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So, if you don't already know linear algebra like matrices, finding eigenvalues of matrices, diagonalization, etc., then you shouldn't use Axler.

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Fredrik

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One thing that's a bit weird about it is that it avoids using determinants most of the time.

You will find lots of comments about this book and others if you do a search in the forum.

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My background is fairly minimal when it comes to matrices, vector spaces, etc. (most of it is based on the Leonard susskind lectures on QM).

So before I begin the text, I should most likely obtain a solid understanding of linear equations, matrices and determinants, right?

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Fredrik

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I think you'll struggle a bit with Axler. This isn't a bad thing however. If you're struggling then the course is too easy.

My background is fairly minimal when it comes to matrices, vector spaces, etc. (most of it is based on the Leonard susskind lectures on QM).

So before I begin the text, I should most likely obtain a solid understanding of linear equations, matrices and determinants, right?

But I do recommend getting a text other than Axler that is easier. For example, Lang's "introduction to linear algebra" (and not "linear algebra") is a good text that is not too hard. It covers matrix manipulations in more detail than Axler, so it's worth to go through it.

So if you learn from both Lang and Axler, then you should be fine.

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Yes, that's for sure. The book is very theoretical. If you want a theoretical text, then Axler is one of the best choices you can make. Other choice are Roman (this is very advanced though, so I don't recommend it), Hoffman & Kunze, Shilov and Lang (both books).

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Okay thanks, I wanted to confirm that. And i'll look into your other recommendations.Yes, that's for sure. The book is very theoretical. If you want a theoretical text, then Axler is one of the best choices you can make. Other choice are Roman (this is very advanced though, so I don't recommend it), Hoffman & Kunze, Shilov and Lang (both books).

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mathwonk

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I like this book by Sergei Treil better than Axler's book. And it's free.

Actually I agree Axler's book is well written, but I think I agree with micromass that it may not be that helpful. Some books were written to prove a point, and others are actually useful to learn from. It is more important to get a feel for a topic at first rather than see slick proofs of the main theorems.

http://www.math.uga.edu/~roy/rev.lin.alg.pdf

Here is a book i wrote as an exercise over xmas break a while back, making the whole subject essentially a set of exercises for the reader. It is also free.

http://www.math.uga.edu/~roy/rev.lin.alg.pdf

(The same criticisms of Axler probably apply to mine too.)

I second the recommendation of Shilov, as both more thorough and cheaper than Axler.

https://www.amazon.com/dp/048663518X/?tag=pfamazon01-20&tag=pfamazon01-20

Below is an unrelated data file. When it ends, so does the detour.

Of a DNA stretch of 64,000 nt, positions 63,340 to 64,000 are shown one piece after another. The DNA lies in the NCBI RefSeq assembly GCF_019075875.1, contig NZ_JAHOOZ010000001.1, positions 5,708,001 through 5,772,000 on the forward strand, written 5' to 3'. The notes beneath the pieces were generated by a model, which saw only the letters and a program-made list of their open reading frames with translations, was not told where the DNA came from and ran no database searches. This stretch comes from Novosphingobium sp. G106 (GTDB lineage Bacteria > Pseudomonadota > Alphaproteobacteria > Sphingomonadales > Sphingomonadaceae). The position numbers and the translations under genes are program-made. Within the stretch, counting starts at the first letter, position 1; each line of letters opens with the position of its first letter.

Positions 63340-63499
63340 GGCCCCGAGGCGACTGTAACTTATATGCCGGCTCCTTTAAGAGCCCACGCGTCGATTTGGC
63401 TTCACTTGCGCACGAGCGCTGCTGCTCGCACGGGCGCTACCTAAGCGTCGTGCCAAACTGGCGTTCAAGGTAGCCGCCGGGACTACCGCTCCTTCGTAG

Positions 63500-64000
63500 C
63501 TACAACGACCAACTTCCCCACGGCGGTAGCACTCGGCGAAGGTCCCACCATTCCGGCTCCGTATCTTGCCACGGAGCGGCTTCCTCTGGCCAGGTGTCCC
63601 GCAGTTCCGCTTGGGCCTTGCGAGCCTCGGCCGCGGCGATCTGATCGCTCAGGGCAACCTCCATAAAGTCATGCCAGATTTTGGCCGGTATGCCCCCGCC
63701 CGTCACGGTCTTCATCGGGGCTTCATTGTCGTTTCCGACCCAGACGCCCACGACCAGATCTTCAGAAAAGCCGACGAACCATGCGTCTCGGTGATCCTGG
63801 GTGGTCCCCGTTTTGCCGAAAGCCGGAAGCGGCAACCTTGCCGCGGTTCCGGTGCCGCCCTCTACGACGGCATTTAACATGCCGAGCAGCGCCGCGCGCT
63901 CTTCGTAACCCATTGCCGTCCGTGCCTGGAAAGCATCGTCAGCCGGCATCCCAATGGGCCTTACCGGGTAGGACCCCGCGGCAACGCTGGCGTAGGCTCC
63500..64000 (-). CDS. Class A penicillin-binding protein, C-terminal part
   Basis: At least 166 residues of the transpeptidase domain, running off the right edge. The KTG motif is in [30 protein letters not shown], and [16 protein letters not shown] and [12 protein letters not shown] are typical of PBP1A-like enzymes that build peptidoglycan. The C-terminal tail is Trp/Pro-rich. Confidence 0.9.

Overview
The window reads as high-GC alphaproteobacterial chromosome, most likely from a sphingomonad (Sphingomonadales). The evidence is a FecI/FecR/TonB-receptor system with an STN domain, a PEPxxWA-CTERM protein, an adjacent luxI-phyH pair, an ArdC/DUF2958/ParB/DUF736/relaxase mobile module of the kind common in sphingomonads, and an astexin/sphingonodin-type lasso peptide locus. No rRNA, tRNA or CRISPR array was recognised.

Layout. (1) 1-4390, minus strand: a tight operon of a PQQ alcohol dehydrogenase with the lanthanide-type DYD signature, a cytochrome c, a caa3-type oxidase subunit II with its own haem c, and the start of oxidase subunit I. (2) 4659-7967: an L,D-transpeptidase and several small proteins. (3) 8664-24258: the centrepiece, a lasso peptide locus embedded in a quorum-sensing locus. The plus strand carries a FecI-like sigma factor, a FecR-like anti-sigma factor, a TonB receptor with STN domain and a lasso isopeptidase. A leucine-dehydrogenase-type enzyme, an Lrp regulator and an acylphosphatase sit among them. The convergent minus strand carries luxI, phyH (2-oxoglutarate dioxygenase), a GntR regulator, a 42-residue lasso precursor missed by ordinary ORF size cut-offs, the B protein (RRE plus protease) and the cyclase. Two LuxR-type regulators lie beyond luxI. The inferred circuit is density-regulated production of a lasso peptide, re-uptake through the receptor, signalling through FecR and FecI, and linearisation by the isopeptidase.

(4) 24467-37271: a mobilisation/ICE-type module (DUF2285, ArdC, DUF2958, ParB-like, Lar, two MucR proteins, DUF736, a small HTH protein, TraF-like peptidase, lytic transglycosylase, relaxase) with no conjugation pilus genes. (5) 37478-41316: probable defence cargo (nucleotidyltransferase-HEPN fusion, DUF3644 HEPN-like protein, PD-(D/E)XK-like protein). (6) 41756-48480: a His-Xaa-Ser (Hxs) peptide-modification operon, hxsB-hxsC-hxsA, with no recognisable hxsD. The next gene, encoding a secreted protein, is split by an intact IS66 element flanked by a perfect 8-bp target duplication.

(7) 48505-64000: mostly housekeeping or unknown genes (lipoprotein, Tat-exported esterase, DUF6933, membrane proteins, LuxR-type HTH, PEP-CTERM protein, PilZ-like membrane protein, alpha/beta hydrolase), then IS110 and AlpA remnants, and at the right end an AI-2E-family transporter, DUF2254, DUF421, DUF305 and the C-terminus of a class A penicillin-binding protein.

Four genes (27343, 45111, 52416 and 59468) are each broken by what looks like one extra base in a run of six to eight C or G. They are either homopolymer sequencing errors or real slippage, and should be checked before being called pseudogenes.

There is no shame in starting on an easier book, also free, to see if it is helpful.

http://joshua.smcvt.edu/linearalgebra/

Here is another nice gentle introduction by a Stanford professor:

http://www.abebooks.com/servlet/SearchResults?an=paul+shields&sts=t

If you like to challenge yourself you might try to read and provide the proofs in my 15 page book above, and when stuck on a page, read the 20-30 pages of one of the more standard books where the same result is discussed. I made up many of my proofs though, so they probably won't resemble the ones in other books.

Lang is very clear on the main ideas but he essentially never gives enough examples in his books for the reader to really master the subject well, so books by Lang always need supplementation.

Actually I agree Axler's book is well written, but I think I agree with micromass that it may not be that helpful. Some books were written to prove a point, and others are actually useful to learn from. It is more important to get a feel for a topic at first rather than see slick proofs of the main theorems.

http://www.math.uga.edu/~roy/rev.lin.alg.pdf

Here is a book i wrote as an exercise over xmas break a while back, making the whole subject essentially a set of exercises for the reader. It is also free.

http://www.math.uga.edu/~roy/rev.lin.alg.pdf

(The same criticisms of Axler probably apply to mine too.)

I second the recommendation of Shilov, as both more thorough and cheaper than Axler.

https://www.amazon.com/dp/048663518X/?tag=pfamazon01-20&tag=pfamazon01-20

There is no shame in starting on an easier book, also free, to see if it is helpful.

http://joshua.smcvt.edu/linearalgebra/

Here is another nice gentle introduction by a Stanford professor:

http://www.abebooks.com/servlet/SearchResults?an=paul+shields&sts=t

If you like to challenge yourself you might try to read and provide the proofs in my 15 page book above, and when stuck on a page, read the 20-30 pages of one of the more standard books where the same result is discussed. I made up many of my proofs though, so they probably won't resemble the ones in other books.

Lang is very clear on the main ideas but he essentially never gives enough examples in his books for the reader to really master the subject well, so books by Lang always need supplementation.

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For first texts, you might try:

Anton - "Elementary Linear Algebra"

Strang - "Linear Algebra and its Applications"

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Fredrik

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